So I am indeed NOT dead, though I have been on extended hiatus from this blog for much longer than I would have liked.
For those of you following along, I’ve moved from the south-east coast to the pacific-north-west in pursuit of… well, something new. A new scene, a new outlook, new places and people.
One such person is the lead at the local gaming store where I take my son every other weekend (when he’s not in trouble with his schoolwork). I asked him about the local tabletop games and made passing mention that I was an experienced DM and he jumped at the chance to get someone to run D&D games for the shop. The usual guy was getting burned out, working six days a week and using his off-day to run three games for not only the people who come into the shop but for his friends too.
So we met a couple of weeks ago to work up and hash out a few ideas for the new game since the previous DM just finished up the recent “Murder at Baldur’s Gate” series from Wizard’s and were looking for something fresh. I brought up one of the old games I ran years and years ago, where I used statistical averages to determine ability scores for my players and local maps to develop our playing field to create a survival zombie game. It was like someone had put tacks in his chair he sat up so fast. I pitched a few other ideas to him, high fantasty to D20 future but everything came back to the zombie invasion game I led with.
Here is the most accurate real-life to D&D stat generator that I’ve come across that doesn’t require spending some serious time soul-searching and looking through statistics, and is probably going to be the one I’ll use with the new game once it starts. Maybe you’d like to pitch this to your gaming troupe as well, it really wound up being a fun, scary game that had everyone on their toes and fighting for their lives through the whole time. Here’s my pitch:
The first thing everyone noticed was the earthquake.
The worst one since the early 2000’s, and even then never so close to the Columbia. The pavement groaned and dishes fell, a few windows even cracked and shattered out of their frames and car alarms went off.
Then came the sound.
At first it was like rolling thunder on a hot summer night, but it never crashed, just thundered down the valley, rebounding and growing until the houses seemed to tremble with the roar of it and what windows that didn’t break when the earthquake hit exploded inward as the rush of air behind the sound hammered at our homes.
From the smoke a lot of people thought Mt. Saint Helen had finally blown, but we were wrong.
Then it was news crews.
Then the scientists.
Then the military.
For days the air was filled with chalky smoke and dust that settled onto the cars and streets and stained everything a sickly yellow. The dust that covered everything smelled of bitter pungent sulfur and stale smoke and painted your hands green and yellow where you touched it.
A week went past before the black choppers stopped cutting through the air all day and night and things started to go back to normal.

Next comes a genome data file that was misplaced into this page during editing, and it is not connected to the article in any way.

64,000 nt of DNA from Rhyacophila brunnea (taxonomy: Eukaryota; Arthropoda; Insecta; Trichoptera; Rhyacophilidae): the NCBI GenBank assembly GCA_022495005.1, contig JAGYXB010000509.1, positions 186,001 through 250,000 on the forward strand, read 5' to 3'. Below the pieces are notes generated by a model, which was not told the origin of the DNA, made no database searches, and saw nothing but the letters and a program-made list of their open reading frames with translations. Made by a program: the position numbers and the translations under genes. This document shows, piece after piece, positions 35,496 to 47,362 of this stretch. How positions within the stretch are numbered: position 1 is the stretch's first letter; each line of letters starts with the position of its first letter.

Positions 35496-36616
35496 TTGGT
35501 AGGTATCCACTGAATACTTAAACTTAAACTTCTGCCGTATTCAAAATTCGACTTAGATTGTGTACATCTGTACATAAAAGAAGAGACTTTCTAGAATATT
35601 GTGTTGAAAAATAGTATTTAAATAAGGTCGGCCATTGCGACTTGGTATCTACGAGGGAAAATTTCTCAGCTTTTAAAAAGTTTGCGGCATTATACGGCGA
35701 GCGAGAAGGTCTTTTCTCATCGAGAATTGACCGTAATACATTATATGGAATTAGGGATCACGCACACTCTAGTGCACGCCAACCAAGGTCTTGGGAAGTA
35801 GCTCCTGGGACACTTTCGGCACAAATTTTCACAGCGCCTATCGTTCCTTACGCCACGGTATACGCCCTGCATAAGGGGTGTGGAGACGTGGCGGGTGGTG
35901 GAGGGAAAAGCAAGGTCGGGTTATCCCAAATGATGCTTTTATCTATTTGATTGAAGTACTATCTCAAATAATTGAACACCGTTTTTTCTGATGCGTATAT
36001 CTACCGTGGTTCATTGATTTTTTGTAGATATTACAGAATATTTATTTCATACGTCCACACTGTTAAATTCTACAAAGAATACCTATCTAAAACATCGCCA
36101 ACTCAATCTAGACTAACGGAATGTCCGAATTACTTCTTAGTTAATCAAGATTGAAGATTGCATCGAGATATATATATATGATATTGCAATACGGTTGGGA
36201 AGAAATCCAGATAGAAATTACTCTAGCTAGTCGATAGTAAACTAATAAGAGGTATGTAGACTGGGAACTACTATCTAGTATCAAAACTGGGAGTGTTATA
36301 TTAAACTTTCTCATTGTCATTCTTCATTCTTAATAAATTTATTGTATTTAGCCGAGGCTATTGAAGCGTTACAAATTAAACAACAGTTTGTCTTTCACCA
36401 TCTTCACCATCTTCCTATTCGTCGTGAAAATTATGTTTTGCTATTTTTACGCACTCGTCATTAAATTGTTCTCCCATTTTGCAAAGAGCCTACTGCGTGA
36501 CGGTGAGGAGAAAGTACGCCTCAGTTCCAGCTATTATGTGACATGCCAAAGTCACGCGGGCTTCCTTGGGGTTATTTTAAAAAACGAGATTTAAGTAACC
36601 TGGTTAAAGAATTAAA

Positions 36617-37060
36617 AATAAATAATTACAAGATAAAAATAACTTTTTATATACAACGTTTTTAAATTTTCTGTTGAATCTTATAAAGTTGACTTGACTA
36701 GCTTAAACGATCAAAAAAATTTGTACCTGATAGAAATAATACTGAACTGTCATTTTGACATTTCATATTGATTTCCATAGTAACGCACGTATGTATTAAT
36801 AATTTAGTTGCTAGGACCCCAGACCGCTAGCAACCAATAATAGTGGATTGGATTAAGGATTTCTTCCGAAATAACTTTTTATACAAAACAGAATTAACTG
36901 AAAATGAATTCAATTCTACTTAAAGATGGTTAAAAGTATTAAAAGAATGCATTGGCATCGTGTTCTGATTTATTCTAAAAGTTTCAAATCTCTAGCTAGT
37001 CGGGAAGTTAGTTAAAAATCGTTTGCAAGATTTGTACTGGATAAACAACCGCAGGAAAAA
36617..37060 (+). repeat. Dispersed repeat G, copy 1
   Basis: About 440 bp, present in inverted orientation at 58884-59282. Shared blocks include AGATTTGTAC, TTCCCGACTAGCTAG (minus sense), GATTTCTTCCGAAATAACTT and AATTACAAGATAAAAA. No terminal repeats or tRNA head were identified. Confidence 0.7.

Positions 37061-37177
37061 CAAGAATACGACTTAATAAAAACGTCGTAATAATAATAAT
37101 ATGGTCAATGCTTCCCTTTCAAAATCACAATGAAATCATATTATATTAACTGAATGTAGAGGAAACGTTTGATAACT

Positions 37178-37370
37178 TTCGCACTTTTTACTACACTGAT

Then they came.
At first it was rumor and rare reports, whispers of strange sounds and savage murders. Government cover-up and corruption in the police force hiding the truth. Then it wasn’t rumor and speculation anymore. It was in your yard. Stumbling down the street and through the parks, faces you once knew half gone and hanging in red ruin from gnashing teeth. And the sound… oh god the sound they made…
I guess the only question left is… can you survive?
I focus heavily on survival and avoiding the zombies in this game, taking a map of the local area and cordoning off sections like hospitals, grocery stores, hardware stores and the like that would be the first places people would go during the outbreak and have those be high concentration zones based on area population. I’m currently living in a rather small town so the concentration wouldn’t be terribly high, but you would still run into more zed-heads at the grocery store than you would at a bank.
Then comes the idea of how to make these zombies into unique and scary creatures, I mean modern day horror movies and video games have shown that a rag-tag group of strangers can often take on a horde of the undead for quite some time until they are over-run. Well then you have to get a little creative. The same old shuffling zombies all day every day can get a little tedious after the new “Dawn of the Dead” runners and the multitude of hordes and breeds in games like “Left 4 Dead” and “Dead Island”, so we mix it up a little. What made your every-day Joe into a flesh starved ghoul anyways? Radiation? A plague? Parasites?
In this case I’m going with radiation myself. The impact of a meteorite has released radiation into the surrounding area, and those that are affected by it slowly die and change into mindless killing machines. The radiation also has a terrible effect on their physiology, causing mutations based on proximity and length of exposure. This also adds an extra danger to our party as these irradiated zombies now make even staying someplace where they are defeated deadly after too long.
All of this plus limited resources will put our brave survivors in terrible straights and proves to be delightfully deadly and entertaining crawl through your own neighborhood and I hope will be lots of fun for the local D&D and D20 fans in my new homestead.